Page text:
Coronavirus: Syria's stretched aid groups working '25/7' to prevent Idlib outbreak

Already coping with the fallout from nine years of war, aid groups now find themselves facing what could be the 'worst disaster in history'

Powered by automated translation

Syrian aid workers who are supplying vital resources to the besieged north-west province of Idlib say they are working “25/7” to deal with the extra challenge of coronavirus risk mitigation as the pandemic takes a firm hold of other parts of the Middle East.

Around three million people are trapped in Syria's last major opposition stronghold following an aggressive three-month campaign by President Bashar Al Assad and his Russian allies to seize back the province.

The Syrian NGOs who administer aid to the area have been working tirelessly to help the almost one million people who have been displaced since December, despite a severe shortage of food, shelter and medical facilities. Now they are faced with trying to prevent an outbreak of coronavirus, which many have said could be "catastrophic".

“Every time we think things can’t get worse in Syria, life smiles at us and it gets worse,” said Yakzan Shishakly, co-founder of the Maram Foundation, which provides relief to refugees in Syria.

"We were working 24/7 before, now we are working 25/7 ... We already say that Idlib is the world's worst man-made humanitarian situation. If this gets into the camps it will be the worst disaster in history."

Every time we think things can't get worse in Syria, life smiles at us and it gets worse

The World Health Organisation says there are so far no recorded cases of the virus in Syria, although the UK-based Syrian Observatory for Human Rights claims there have been deaths that have gone unreported. Testing is currently only possible through a remote laboratory, however, the WHO told The National that a shipment of testing kits is expected to reach the country in around a week's time.

One of the biggest fears is that an outbreak will occur in one of Idlib's densely-populated refugee camps, where people are living in close proximity to each other and whole families share tents as small as 4 square metres.

With barely enough food or nutrition, immunity is an issue and respiratory infections are already rife. There is little space for isolation and not enough water for efficient sanitation.

A doctor working for an NGO, who declined to be named, said that the spread of the disease should not be thought of in terms of if it will happen, but rather when.

On Wednesday, volunteer group The White Helmets began a sterilisation campaign in collaboration with Turkey's health directorate in Turkish-controlled northern Syria. Schools and densely-populated areas of northern Aleppo and Afrin were sanitised, with plans for more areas to be cleaned in the coming days.

Aid groups are also carrying out hygiene awareness campaigns in schools and training their teams on how to limit the spread of infection. Many of the office staff are now working from home, making operations more difficult, and those on the ground have been issued with masks and sanitiser.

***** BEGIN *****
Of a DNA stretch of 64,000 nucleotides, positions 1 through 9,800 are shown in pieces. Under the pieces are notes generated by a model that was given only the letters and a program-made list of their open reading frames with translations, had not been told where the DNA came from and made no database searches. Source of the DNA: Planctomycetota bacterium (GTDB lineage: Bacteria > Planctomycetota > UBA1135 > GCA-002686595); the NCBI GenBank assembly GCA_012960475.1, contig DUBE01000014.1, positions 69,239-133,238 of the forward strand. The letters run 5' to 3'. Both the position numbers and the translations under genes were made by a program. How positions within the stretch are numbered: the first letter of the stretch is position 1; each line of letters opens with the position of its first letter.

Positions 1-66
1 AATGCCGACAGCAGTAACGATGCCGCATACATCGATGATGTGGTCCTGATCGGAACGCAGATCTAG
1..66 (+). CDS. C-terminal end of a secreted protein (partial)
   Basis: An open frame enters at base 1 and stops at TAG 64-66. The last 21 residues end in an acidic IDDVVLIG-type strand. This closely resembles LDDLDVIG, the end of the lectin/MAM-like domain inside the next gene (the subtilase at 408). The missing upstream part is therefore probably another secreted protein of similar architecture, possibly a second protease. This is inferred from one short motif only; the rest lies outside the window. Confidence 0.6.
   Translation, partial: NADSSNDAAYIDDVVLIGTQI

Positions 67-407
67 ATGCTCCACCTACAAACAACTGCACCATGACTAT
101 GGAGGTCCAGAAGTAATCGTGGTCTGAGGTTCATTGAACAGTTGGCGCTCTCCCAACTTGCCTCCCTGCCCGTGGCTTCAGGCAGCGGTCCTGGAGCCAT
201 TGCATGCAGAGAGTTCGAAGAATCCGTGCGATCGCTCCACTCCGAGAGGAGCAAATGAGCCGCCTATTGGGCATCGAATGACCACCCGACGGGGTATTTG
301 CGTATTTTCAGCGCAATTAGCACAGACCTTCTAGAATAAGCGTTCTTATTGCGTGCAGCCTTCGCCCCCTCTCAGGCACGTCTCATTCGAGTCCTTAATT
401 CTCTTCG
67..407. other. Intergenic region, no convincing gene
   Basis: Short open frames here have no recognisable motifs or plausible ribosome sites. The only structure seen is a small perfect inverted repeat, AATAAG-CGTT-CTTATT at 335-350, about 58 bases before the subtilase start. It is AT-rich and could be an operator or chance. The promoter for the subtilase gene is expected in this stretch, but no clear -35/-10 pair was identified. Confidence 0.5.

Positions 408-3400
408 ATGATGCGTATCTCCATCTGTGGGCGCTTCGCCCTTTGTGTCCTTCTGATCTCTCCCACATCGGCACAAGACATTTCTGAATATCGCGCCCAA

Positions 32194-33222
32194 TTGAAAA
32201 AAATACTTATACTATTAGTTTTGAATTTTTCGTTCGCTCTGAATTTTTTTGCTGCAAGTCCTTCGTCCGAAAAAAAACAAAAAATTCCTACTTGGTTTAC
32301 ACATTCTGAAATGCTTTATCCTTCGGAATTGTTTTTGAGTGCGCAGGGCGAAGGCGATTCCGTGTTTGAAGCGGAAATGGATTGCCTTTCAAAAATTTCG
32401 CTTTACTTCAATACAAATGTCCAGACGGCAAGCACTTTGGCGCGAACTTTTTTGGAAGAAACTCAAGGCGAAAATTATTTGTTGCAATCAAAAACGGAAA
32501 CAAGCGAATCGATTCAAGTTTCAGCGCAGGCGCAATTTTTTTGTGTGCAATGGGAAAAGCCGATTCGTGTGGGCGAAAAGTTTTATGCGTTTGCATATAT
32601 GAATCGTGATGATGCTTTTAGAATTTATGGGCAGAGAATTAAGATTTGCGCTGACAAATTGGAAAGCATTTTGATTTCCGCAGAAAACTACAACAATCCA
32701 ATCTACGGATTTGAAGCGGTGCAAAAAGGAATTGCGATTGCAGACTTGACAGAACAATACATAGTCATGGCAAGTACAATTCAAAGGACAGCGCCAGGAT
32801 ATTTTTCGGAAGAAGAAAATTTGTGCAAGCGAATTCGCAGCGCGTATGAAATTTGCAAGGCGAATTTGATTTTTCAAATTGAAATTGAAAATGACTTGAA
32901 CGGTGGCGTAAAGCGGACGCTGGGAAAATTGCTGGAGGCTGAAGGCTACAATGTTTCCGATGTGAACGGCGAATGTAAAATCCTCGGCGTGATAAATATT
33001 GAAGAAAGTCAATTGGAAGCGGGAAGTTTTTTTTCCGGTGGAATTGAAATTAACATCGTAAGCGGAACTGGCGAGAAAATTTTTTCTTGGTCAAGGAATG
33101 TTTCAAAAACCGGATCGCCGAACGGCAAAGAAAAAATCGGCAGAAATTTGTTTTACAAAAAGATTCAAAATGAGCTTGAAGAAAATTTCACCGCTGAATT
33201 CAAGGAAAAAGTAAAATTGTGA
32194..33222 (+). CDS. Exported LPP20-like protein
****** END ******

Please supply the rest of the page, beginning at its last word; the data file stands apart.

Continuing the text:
"It is impossible to evacuate the camps if there is an outbreak, so the emphasis is now on prevention," said Mr Shishakly.

"One of the main worries is the lack of hospitals. The Syrian government have been targeting health facilities, which has compromised the resources needed to contain diseases."

The Maram Foundation are already working to hand out hand sanitiser, but said they are not getting the support from their partner organisations needed to work to the level that they would like.

"We are beyond capacity ... but we should not wait until the last minute – we should be fighting this now. We can't wait until something happens," said Mr Shishakly.

Speaking previously from his office in Gaziantep, southern Turkey, the United Nations deputy co-ordinator for the Syrian crisis Mark Cutts said that they were "very concerned" about the loss of hospitals.

"The health facilities were not adequate even before the current escalation in the violence," he said. 
"A number of specialised medical facilities that dealt with vaccinations and laboratories, which were essential to preventing and containing the spread of diseases, have been lost. It's a huge worry when you've got a large number of people living in overcrowded camps and out in the open."

The White Helmets said they had documented the targeting of 61 medical facilities since the military offensive began in April last year, and that they were only able to prepare three containment centres with 60 beds in Idlib.

"As aid workers we are trying to take all the mitigation measures. We are very committed to supporting the most vulnerable people in Syria," said Fuad Sayedissa, spokesman for the Violet Organisation, which operates three camps in Idlib.

He said that while some displaced people in the camps are scared that coronavirus will arrive, after long and bad experiences with displacement others simply don't care anymore.

"After nine years of this civil war we have faced a lot of challenges that we have been able to deal with," he said. "Maybe this will be the worst. We are not affected yet but we are very afraid."